Goodwin, D. and Redman, P.,
Eliminatory behaviour of a bachelor group of Przewalski horses in a semi-reserve; comparison with
the domestic horse
Špinka, Marek, Illmann, Gudrun, Maletínská, Jitka, Štìtková, Zuzana, Bartoš, Ludìk and Koš ál, Ľubor (eds.)
In Proceedings of the 31st International Congress of the ISAE (ISAE '97).
Research Institute of Animal Production and Institute of Animal Biochemistry and Genetics. 1 pp, .
Full text not available from this repository.
The Przewalski horse (Equus przewalskii) is extinct in the wild, but has a current population of around 1300 animals
housed in zoos and semi-reserves. As the ratio of births of males:females is about 1:1, males which are currently surplus to the
requirements of the breeding program can be difficult to house. A group of 5 male Przewalskis was introduced to the study site
at Eelmoor Marsh, South East England, (a designated Site of Special Scientific Interest) as part of an experimental scheme to
help alleviate housing pressure in zoos and as an alternative to mowing to control the growth of invasive vegetation. We have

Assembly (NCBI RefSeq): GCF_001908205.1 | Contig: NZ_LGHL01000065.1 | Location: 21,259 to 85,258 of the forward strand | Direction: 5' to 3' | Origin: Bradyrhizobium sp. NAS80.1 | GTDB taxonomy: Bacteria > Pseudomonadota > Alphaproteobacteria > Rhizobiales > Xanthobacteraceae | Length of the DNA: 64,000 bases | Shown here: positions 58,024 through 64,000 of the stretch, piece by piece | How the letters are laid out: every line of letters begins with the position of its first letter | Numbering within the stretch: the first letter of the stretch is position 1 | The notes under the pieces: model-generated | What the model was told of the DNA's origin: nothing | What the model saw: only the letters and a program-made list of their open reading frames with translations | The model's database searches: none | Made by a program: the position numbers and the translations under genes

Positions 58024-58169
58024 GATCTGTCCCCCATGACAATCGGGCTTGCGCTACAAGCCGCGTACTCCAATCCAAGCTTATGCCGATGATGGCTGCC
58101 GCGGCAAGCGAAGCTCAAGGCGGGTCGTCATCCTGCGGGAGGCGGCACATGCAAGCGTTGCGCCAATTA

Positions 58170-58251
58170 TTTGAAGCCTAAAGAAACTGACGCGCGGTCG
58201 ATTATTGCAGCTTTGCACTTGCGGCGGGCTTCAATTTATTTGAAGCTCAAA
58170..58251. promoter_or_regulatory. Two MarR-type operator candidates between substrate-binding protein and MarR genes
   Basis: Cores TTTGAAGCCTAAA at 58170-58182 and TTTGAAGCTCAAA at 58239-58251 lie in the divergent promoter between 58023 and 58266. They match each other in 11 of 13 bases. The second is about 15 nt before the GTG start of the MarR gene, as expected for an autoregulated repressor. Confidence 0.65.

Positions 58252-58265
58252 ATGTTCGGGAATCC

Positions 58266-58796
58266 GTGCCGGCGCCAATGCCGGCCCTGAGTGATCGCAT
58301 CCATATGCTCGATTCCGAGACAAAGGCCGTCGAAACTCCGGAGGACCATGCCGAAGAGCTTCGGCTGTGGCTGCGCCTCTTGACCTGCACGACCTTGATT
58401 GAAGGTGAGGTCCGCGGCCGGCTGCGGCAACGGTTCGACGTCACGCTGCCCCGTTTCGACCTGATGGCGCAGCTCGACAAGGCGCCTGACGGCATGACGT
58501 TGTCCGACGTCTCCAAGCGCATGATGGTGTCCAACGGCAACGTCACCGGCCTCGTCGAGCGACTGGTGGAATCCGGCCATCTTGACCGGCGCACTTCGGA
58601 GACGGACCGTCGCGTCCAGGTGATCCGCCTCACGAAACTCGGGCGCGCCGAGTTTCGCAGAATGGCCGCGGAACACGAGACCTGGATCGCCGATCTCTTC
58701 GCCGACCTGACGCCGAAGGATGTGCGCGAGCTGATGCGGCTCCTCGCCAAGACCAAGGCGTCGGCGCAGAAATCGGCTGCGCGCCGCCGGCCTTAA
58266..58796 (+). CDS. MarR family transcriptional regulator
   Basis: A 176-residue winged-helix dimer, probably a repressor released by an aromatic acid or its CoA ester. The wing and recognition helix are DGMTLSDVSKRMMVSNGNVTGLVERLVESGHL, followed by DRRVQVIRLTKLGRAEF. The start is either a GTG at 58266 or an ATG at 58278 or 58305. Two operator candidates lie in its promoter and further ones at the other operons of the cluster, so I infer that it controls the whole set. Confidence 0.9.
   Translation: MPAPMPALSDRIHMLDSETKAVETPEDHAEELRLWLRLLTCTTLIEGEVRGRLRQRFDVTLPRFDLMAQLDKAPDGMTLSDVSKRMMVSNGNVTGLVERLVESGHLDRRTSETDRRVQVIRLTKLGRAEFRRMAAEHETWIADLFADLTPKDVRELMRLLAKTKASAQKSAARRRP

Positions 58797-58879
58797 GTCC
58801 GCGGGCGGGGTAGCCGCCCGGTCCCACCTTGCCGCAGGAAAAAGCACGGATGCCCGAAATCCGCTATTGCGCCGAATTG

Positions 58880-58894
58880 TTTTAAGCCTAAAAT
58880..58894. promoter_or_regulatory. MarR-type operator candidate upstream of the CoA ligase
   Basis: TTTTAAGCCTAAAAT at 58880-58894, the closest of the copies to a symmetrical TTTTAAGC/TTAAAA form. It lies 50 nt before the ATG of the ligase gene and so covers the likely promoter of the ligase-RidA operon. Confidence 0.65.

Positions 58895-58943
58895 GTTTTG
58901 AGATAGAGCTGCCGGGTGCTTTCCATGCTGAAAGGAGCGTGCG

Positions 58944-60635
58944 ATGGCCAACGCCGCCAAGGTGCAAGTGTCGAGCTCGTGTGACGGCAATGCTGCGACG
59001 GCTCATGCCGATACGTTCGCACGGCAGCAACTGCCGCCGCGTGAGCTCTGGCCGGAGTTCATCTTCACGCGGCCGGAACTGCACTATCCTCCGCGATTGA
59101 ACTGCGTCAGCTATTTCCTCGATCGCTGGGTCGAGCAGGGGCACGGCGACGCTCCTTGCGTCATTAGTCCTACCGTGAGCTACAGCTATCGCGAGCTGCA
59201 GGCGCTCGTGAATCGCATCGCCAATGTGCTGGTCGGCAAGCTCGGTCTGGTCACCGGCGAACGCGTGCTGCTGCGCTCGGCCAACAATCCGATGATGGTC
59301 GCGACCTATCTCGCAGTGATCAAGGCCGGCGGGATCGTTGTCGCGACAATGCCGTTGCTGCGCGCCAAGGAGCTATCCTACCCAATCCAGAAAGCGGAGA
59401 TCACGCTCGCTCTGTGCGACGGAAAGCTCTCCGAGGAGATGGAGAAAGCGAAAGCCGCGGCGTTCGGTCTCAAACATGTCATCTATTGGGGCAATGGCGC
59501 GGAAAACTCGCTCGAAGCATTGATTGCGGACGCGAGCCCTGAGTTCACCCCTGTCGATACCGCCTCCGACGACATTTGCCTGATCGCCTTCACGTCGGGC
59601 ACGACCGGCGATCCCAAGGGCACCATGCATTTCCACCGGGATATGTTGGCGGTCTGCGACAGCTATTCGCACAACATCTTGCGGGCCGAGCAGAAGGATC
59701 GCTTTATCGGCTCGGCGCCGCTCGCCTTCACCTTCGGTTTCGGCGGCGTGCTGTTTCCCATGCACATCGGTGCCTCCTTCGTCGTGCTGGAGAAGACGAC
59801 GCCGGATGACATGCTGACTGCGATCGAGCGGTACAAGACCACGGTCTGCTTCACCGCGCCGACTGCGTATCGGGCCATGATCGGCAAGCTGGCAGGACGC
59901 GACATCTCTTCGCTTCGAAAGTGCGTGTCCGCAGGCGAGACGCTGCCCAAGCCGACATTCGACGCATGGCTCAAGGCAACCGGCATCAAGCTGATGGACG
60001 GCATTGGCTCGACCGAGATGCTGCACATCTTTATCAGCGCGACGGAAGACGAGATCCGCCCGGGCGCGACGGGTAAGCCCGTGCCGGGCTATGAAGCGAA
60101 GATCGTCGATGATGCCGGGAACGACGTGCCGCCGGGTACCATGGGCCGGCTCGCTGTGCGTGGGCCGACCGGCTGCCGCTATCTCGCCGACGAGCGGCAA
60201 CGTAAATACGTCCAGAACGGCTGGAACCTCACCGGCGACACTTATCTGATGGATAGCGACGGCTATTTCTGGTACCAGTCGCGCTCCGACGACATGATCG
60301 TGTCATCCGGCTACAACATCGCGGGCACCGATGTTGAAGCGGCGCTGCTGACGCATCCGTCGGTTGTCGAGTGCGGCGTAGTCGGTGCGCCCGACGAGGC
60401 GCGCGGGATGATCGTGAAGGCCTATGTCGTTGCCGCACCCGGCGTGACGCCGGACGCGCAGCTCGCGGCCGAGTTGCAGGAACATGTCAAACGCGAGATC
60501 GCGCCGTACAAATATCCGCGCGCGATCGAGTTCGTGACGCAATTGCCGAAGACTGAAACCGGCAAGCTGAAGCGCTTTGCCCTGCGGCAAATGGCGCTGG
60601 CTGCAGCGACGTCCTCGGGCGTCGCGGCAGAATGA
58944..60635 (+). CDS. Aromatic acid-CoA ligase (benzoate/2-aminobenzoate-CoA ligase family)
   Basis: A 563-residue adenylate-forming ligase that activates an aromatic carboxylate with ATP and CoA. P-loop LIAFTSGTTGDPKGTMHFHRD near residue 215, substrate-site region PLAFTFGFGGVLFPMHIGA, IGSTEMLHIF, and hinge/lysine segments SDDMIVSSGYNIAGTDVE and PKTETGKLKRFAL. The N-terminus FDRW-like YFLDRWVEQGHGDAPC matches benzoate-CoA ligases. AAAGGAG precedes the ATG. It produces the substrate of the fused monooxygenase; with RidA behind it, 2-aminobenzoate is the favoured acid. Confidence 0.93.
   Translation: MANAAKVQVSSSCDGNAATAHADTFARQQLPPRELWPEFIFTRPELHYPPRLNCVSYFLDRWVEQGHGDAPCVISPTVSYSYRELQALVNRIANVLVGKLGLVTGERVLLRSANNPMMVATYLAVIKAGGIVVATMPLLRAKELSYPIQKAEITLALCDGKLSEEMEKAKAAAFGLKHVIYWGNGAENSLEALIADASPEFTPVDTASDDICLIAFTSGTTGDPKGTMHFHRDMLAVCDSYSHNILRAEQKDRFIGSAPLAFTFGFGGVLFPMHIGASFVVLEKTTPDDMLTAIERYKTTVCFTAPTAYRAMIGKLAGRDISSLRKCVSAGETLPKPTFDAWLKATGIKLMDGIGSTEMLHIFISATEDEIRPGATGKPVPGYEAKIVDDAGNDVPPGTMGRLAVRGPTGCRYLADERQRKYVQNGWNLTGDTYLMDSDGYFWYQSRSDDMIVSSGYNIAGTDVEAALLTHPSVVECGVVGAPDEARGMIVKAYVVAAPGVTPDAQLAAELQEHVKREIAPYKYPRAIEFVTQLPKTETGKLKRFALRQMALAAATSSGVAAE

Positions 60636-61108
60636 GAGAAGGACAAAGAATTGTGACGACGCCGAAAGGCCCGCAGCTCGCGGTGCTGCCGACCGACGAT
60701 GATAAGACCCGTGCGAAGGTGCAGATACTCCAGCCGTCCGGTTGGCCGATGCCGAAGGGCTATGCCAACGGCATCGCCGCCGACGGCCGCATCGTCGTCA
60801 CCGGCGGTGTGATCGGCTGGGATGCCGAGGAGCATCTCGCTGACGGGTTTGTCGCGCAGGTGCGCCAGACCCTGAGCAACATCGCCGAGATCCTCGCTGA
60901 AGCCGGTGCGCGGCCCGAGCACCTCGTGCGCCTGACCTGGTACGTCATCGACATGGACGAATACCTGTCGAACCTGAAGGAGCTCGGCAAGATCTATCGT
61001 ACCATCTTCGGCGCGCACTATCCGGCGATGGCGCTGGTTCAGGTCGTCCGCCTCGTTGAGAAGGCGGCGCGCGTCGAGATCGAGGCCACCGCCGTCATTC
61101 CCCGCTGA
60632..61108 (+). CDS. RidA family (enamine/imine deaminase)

investigated the eliminatory behaviour of this bachelor group and the distribution of faeces on the study site, as part of a series
of observations of their social behaviour, grazing preferences and habitat use. The distribution of dung was measured and
compared throughout the summer months using a transect method. This data, together with continuous observations of the
horses during the same period, was used to determine whether defecation was random, avoided preferred grazing areas, or was
contagious within specific latrine sites, as reported in domestic horses. Observations of eliminatory marking behaviour and the
use of stud piles (communal mounds of faeces) by individual horses were made during summer and winter months to allow
comparisons between seasons.
Social status within the group had an effect on the marking behaviour of stallions. The dominant stallion displayed
significantly more defecation marking behaviour (P<0.01) than the other mature male, and showed defecation marking
behaviour more often in response to the dung of the subordinate mature stallion than to the dung of the juveniles (P<0.005 and
P<0.05 respectively). The expression of marking behaviour by mature stallions was higher in the summer than the winter
(P<0.005). Stud pile use occurred during both the summer and winter months, and was most prevalent in areas where it had a
high-impact visual stimulus. These horses did not appear to show latrine behaviour as reported in domestic horses, although
they did avoid grazing next to newly deposited faeces on stud piles in the summer. Dung which was not deposited on stud piles
was distributed contagiously (P<0.05) across the study site, mainly along regularly used tracks. These data support the
argument that latrine use in domestic horses may be a response to confinement.
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